“feeble compared with the rest.”
He went on to say that the UK is
“the laggard in the G7. We are the laggard among the European economies against which we ... match our performance. That is the damaging consequence of the vote ... in 2016.”—[
, 31 January 2018; Vol 635, c 856.]
The difference between Ken Clarke and Ruth Davidson is that he sticks to his principles, but Ruth Davidson abandons hers. It is not just UK growth that is feeble; Ruth Davidson is feeble.
“With any Brexit uncertainty affecting the UK as well, it’s hard to argue that Scotland’s relatively weaker performance can be explained by the outcome of the EU referendum.”
That was said by the Fraser of Allander institute—which is used in aid by the First Minister at every opportunity.
We already know that the SNP has put up taxes on buying a house. It has put up business taxes and now it is putting up tax on ordinary working people, which breaks its own manifesto commitment not to do so. Instead of listening to Scotland’s business community, the only person that Nicola Sturgeon listens to is Patrick Harvie. The Greens passed her budget last year, they are passing her budget this year and they have already told her which tax they want her to put up to pass her budget next year. Yesterday, Patrick Harvie told the chamber that he wanted “meaningful progress” on local tax reform. Translated, that means that next year he is coming for the council tax. Surely, even for the First Minister, that would be a tax rise too far. Will she rule it out?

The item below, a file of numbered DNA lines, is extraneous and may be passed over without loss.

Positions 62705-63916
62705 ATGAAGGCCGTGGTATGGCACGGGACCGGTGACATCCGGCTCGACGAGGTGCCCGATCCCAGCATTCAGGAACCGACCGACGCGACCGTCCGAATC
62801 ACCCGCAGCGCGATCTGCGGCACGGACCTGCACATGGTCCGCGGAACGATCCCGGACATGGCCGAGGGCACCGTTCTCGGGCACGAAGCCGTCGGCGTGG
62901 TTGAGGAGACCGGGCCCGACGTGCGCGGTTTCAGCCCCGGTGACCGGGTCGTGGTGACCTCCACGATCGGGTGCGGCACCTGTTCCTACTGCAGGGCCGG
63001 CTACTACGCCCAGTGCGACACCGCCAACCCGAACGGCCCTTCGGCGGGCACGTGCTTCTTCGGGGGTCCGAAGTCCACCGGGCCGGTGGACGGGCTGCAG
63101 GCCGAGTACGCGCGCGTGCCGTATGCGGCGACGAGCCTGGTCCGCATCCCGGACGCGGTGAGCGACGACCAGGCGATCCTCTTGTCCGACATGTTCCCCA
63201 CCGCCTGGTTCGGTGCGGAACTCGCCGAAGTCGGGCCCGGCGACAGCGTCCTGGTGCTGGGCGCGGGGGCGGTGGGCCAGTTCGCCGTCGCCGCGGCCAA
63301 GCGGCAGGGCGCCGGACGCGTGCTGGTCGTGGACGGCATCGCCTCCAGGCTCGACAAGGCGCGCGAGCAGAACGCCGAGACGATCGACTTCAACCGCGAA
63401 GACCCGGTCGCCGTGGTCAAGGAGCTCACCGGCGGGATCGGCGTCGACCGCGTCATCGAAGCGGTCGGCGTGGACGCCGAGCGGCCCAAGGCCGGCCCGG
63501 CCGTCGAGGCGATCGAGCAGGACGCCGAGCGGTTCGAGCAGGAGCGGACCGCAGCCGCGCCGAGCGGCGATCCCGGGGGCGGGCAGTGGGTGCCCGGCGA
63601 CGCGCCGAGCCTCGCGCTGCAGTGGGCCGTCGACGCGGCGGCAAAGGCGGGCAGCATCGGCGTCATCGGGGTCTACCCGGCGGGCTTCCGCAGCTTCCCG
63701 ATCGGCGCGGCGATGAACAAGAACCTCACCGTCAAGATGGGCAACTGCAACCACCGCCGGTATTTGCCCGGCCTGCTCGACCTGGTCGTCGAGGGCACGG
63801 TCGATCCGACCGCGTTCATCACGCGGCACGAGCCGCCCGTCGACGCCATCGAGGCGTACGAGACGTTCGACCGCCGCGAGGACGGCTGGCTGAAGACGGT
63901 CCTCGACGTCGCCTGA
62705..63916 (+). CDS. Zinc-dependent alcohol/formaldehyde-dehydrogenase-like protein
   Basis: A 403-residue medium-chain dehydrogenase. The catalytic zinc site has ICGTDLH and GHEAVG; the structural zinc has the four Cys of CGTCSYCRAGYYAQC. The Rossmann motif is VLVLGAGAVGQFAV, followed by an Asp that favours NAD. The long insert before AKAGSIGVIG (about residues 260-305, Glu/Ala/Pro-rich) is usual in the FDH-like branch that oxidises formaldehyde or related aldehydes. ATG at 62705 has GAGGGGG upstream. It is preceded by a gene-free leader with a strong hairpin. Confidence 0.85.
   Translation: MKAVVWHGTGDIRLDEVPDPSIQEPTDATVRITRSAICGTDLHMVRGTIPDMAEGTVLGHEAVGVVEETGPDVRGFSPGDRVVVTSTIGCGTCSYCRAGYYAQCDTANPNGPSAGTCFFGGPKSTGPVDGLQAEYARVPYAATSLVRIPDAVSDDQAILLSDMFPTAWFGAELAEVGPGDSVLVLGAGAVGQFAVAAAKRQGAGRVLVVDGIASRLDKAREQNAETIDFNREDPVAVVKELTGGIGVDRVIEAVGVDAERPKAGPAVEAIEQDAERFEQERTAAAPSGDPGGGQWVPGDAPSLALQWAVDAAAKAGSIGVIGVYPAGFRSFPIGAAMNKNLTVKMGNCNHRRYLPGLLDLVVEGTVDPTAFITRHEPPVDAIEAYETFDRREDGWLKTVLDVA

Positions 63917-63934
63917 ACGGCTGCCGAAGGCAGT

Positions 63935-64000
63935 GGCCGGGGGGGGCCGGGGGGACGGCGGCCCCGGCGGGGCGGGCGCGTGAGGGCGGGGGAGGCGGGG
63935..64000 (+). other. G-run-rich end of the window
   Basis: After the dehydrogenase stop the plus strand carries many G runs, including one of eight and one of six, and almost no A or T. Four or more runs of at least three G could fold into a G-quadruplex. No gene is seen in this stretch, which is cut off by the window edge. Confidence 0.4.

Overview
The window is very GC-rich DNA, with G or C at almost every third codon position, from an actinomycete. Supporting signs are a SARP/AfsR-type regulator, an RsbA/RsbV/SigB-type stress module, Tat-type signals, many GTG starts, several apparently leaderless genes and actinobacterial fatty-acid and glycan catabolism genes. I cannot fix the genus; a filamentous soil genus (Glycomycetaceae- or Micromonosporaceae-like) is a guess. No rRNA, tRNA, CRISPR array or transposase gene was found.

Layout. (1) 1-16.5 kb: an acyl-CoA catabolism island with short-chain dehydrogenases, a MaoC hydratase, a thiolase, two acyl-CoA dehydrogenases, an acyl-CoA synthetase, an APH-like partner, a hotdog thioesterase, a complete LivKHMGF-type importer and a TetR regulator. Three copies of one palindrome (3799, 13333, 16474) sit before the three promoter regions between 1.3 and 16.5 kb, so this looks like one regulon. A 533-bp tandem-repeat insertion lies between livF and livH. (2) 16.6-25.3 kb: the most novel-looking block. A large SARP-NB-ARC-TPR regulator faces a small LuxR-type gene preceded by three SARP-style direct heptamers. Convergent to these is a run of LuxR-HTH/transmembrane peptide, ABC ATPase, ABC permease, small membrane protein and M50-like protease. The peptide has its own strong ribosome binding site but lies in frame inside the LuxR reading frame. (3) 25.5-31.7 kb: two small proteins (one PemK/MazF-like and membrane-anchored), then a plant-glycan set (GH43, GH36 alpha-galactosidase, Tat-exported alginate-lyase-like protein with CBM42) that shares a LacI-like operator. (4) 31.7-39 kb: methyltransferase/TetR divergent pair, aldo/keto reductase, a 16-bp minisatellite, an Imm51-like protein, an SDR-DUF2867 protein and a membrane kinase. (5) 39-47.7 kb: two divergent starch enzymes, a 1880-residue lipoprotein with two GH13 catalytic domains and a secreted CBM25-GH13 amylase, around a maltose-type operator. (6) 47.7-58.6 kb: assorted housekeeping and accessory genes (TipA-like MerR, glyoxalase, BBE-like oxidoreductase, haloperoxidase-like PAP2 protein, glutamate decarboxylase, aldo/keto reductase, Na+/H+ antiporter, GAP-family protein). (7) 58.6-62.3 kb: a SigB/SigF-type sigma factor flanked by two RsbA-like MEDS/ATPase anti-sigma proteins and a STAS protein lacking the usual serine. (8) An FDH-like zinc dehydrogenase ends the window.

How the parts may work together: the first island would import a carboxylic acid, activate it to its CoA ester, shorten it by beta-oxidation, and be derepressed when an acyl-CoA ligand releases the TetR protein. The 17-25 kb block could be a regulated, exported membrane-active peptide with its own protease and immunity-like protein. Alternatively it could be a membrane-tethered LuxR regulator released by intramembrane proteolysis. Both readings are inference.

We have lower average council tax bills in Scotland than in other parts of the UK. Increases in Scotland are capped at 3 per cent, which is much less than the potential increases in the rest of the UK. The difference between Ruth Davidson and the Government is quite simple: we are interested in protecting our public services, we are interested in ensuring that we have the revenue to invest in world-class infrastructure and business support, and we want to protect the most vulnerable in our society from the impact of Ruth Davidson’s Tory cuts, particularly to welfare. All that Ruth Davidson is interested in is tax cuts for the very richest in our society. That is the difference. She is on the wrong side of public opinion and perhaps that is why her party has hit the buffers.